White Shadow, a feature film directed by Noaz Deshe and executive produced by the actor Ryan Gosling, tackles the persecution and killing of albinos, and the underground trade of their body parts for traditional medicine. This has long haunted Tanzania, a country that ironically has one of the highest percentages of albinism in the world. The film tells the story of Alias, a Tanzanian albino adolescent who after witnessing the brutal hacking of his albino father for traditional medicine, is sent by his mother to the city where she hopes a safer life awaits him.
Alias’ mother leaves him in the care of her brother, a man the boy has never met. He befriends his cousin, the streetwise but alluring Antoinette, who playfully taunts him as he learns to adapt to city life. Alias’ tense experience of Dar es Salaam, the port of peace, is brilliantly captured. As he wanders through a backdrop of picturesque scenes typical of the placid charm of the city, the viewer carries the incessant anxiety, distrust and fear that plague him. Many commentators found that the middle section of the movie dragged on for too long, but I found this to be effective in conveying the extended apprehension of waiting to be hunted down. Deshe spares the viewer no censorship in illustrating the violence of this industry, and the trauma of these jarring, visceral visuals keep one guarded throughout the movie, and in my case beyond.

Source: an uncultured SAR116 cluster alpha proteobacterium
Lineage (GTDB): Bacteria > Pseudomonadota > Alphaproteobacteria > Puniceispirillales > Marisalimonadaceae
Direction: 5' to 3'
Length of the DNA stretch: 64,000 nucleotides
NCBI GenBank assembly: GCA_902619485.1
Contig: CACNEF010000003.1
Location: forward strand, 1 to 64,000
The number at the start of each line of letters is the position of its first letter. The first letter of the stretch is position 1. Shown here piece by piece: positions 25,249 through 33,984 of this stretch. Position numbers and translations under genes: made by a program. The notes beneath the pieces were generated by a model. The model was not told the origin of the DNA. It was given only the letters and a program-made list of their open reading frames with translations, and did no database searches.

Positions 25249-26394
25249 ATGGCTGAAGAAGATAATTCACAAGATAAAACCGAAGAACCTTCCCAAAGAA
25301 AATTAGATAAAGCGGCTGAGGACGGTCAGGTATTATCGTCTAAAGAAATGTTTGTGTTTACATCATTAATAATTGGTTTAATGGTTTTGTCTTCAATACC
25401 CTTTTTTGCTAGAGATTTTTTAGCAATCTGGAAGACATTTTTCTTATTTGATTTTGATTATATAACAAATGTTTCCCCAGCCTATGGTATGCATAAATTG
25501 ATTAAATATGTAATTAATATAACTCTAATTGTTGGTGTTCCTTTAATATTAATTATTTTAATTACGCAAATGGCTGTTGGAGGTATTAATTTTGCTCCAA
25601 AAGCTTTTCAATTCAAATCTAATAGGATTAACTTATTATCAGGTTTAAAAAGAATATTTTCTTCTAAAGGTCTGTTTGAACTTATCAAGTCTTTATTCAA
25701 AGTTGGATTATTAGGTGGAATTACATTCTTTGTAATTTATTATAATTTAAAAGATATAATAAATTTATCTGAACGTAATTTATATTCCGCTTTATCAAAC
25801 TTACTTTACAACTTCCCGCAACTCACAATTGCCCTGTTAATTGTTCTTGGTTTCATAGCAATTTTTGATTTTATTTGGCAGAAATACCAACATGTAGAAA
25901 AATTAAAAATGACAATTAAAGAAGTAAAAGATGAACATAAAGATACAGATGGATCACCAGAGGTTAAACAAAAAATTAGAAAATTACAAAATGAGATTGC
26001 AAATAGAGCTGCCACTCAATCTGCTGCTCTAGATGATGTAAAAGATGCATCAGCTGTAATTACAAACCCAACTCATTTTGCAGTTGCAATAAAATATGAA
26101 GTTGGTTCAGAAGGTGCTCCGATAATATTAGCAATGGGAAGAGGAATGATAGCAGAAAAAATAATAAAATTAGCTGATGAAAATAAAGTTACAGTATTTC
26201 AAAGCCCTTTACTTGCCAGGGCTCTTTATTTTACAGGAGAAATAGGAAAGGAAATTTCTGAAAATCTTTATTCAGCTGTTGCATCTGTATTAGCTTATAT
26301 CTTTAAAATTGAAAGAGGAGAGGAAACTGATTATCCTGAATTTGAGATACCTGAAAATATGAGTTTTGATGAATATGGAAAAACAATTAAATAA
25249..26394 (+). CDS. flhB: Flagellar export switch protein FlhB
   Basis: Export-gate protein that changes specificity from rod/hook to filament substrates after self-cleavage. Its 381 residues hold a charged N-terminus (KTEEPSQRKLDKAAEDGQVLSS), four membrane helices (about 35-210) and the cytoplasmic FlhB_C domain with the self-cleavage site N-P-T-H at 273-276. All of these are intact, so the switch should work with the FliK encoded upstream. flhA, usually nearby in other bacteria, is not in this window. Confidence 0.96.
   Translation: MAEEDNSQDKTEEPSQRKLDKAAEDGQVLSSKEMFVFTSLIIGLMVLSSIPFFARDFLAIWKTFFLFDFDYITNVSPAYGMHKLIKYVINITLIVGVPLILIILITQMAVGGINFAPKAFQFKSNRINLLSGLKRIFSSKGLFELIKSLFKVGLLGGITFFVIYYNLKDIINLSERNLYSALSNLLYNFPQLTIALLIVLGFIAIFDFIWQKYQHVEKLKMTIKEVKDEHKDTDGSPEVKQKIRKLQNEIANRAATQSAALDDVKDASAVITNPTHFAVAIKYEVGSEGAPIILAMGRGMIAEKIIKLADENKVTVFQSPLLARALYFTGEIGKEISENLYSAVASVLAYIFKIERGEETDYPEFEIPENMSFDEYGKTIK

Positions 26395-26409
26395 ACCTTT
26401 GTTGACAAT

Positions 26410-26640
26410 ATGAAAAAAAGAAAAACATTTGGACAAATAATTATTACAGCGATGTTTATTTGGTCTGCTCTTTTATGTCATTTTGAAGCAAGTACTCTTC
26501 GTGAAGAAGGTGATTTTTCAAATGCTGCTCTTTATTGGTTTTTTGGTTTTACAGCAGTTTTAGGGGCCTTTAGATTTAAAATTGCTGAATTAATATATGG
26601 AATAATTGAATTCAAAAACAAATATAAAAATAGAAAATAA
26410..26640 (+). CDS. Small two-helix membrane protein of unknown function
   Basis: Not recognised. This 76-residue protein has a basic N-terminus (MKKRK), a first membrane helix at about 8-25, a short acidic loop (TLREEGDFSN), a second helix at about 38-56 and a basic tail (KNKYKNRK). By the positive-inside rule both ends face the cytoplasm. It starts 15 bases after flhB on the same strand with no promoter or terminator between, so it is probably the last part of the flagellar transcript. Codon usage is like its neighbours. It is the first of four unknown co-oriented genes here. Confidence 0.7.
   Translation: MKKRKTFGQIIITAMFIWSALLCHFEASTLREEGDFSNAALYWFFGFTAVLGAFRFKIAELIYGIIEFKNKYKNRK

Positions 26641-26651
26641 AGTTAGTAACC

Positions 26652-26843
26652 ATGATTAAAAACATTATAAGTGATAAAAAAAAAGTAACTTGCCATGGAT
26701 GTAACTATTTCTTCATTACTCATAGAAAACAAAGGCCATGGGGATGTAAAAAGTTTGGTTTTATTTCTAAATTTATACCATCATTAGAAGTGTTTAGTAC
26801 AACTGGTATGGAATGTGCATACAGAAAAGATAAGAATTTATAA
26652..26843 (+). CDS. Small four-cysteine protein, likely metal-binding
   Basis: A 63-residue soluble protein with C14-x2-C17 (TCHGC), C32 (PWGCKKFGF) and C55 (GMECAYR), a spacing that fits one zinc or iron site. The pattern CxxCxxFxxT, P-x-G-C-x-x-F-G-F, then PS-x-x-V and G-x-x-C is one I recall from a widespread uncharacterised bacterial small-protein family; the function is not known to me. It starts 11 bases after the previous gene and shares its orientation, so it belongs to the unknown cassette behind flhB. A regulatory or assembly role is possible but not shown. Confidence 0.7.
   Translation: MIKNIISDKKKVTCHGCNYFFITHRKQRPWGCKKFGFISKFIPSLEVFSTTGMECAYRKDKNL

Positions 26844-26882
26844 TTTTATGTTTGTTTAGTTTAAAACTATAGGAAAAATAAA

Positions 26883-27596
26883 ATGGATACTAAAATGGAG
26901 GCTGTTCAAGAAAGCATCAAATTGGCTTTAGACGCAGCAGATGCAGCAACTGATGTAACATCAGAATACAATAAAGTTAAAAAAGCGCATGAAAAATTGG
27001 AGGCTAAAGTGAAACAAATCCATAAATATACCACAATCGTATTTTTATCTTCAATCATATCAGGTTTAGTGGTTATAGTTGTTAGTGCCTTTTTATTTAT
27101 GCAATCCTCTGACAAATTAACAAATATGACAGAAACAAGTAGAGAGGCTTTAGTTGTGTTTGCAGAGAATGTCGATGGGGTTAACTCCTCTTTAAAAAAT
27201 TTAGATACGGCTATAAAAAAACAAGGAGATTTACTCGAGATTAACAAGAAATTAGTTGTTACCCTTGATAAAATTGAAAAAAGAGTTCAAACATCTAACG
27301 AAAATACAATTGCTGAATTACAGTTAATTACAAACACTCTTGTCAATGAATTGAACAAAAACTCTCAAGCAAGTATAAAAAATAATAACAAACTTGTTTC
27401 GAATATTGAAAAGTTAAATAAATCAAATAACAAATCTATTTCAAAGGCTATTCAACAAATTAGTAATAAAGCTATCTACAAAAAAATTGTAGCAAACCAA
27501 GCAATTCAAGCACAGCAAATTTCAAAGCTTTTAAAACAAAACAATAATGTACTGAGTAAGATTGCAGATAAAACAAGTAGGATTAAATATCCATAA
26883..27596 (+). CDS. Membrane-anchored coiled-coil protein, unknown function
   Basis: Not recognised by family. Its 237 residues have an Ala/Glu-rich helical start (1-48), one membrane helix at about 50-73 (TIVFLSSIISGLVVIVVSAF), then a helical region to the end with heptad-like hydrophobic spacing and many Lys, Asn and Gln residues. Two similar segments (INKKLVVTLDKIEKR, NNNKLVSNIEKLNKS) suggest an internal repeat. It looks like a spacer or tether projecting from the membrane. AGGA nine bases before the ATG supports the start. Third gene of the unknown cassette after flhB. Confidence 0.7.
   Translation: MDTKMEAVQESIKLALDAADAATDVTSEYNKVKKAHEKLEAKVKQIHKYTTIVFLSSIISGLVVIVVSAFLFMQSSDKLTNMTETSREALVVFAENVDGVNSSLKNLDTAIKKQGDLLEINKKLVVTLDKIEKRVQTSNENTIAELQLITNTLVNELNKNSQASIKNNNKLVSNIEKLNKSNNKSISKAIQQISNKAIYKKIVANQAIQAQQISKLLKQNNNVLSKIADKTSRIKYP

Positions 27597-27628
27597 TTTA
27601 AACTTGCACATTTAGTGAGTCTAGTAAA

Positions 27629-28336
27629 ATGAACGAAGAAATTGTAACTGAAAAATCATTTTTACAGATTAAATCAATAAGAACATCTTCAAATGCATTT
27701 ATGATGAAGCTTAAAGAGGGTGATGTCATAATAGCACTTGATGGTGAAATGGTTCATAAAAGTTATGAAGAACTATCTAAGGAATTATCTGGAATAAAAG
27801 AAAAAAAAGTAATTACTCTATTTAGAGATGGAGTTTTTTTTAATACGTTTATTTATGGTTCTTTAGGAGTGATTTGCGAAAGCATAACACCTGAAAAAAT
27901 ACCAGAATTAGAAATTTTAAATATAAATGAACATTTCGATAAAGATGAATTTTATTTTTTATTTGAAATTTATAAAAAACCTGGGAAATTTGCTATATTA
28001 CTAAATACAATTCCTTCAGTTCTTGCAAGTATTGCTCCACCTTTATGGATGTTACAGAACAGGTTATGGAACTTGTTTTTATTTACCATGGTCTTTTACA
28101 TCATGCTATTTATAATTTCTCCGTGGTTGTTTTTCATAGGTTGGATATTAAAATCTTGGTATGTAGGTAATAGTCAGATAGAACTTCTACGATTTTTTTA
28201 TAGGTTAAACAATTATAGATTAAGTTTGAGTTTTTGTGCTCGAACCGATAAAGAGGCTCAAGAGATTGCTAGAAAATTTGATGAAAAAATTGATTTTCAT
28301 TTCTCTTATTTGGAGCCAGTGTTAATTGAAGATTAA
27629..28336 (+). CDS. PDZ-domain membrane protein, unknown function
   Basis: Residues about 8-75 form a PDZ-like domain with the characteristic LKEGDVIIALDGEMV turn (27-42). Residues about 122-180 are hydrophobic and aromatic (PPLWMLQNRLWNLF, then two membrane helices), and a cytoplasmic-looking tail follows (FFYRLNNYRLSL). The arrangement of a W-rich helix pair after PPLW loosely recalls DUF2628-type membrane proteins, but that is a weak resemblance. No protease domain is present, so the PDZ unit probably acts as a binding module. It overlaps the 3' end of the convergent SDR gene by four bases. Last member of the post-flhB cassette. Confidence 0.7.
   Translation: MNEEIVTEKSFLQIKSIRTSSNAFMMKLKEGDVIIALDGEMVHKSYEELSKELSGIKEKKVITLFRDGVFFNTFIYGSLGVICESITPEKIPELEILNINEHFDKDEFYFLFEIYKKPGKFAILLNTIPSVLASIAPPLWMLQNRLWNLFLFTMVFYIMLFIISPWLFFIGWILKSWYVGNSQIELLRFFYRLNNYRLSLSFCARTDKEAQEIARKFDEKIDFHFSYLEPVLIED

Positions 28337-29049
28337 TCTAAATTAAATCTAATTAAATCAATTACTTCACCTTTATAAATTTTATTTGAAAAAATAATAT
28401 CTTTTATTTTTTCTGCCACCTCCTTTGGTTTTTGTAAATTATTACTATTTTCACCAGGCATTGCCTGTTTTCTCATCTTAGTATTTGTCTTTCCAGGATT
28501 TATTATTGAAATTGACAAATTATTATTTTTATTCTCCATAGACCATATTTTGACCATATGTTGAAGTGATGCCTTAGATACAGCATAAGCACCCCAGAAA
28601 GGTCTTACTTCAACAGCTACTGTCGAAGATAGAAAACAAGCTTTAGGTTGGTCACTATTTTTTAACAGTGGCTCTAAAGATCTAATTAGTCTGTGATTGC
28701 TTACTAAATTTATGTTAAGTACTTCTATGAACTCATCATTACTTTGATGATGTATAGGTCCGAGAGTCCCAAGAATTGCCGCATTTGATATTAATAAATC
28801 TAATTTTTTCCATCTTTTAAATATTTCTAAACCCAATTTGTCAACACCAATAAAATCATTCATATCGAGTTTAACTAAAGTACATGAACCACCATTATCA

Only when Alias is with Salum, an albino friend who initially only appears in dreamlike scenarios, do we feel safe. However, as the film’s fragmented sequence aligns, we discover that Salum is definitely real, and suddenly a nightmare lurks in every shot of this double bounty’s escapades.
White Shadow explores, to varying degrees, themes of traditional medicine, mental health, religion, poverty, urbanization, and dehumanization, highlighting the power of belief systems in driving social reactions to these phenomena. The film leaves one plagued with question after unanswerable question.
White Shadow is immensely difficult to watch. I had to watch the film in two sittings because of the sheer assault on my senses, my nerves, my conscience. My husband abandoned me for the second half and said while the film is beautifully made, he could not confront its inevitable conclusion. I, on the other hand, was captivated by its glorious imagery, its blunt truths, and its protagonist, Alias –particularly his endearing navigation of pubescent life under unimaginably strenuous circumstances. Ultimately, however, my husband was right – the film’s conclusion, whatever it may be, cannot provide respite. Albino killings continue to happen as you read this.
Deshe’s revelation of Dar es Salaam’s dark side, while not entirely surprising, felt like a stark betrayal to the easy going city I know. Likewise, any inclination to obligingly defend a traditional indigenous practice is absent in this instance. These observations are deeply uncomfortable. Deshe claims that the film cannot judge who the real villains are and to some extent neither can we. For all the shame, devastation and anger one feels, it is a complex tragedy to deconstruct, let alone resolve.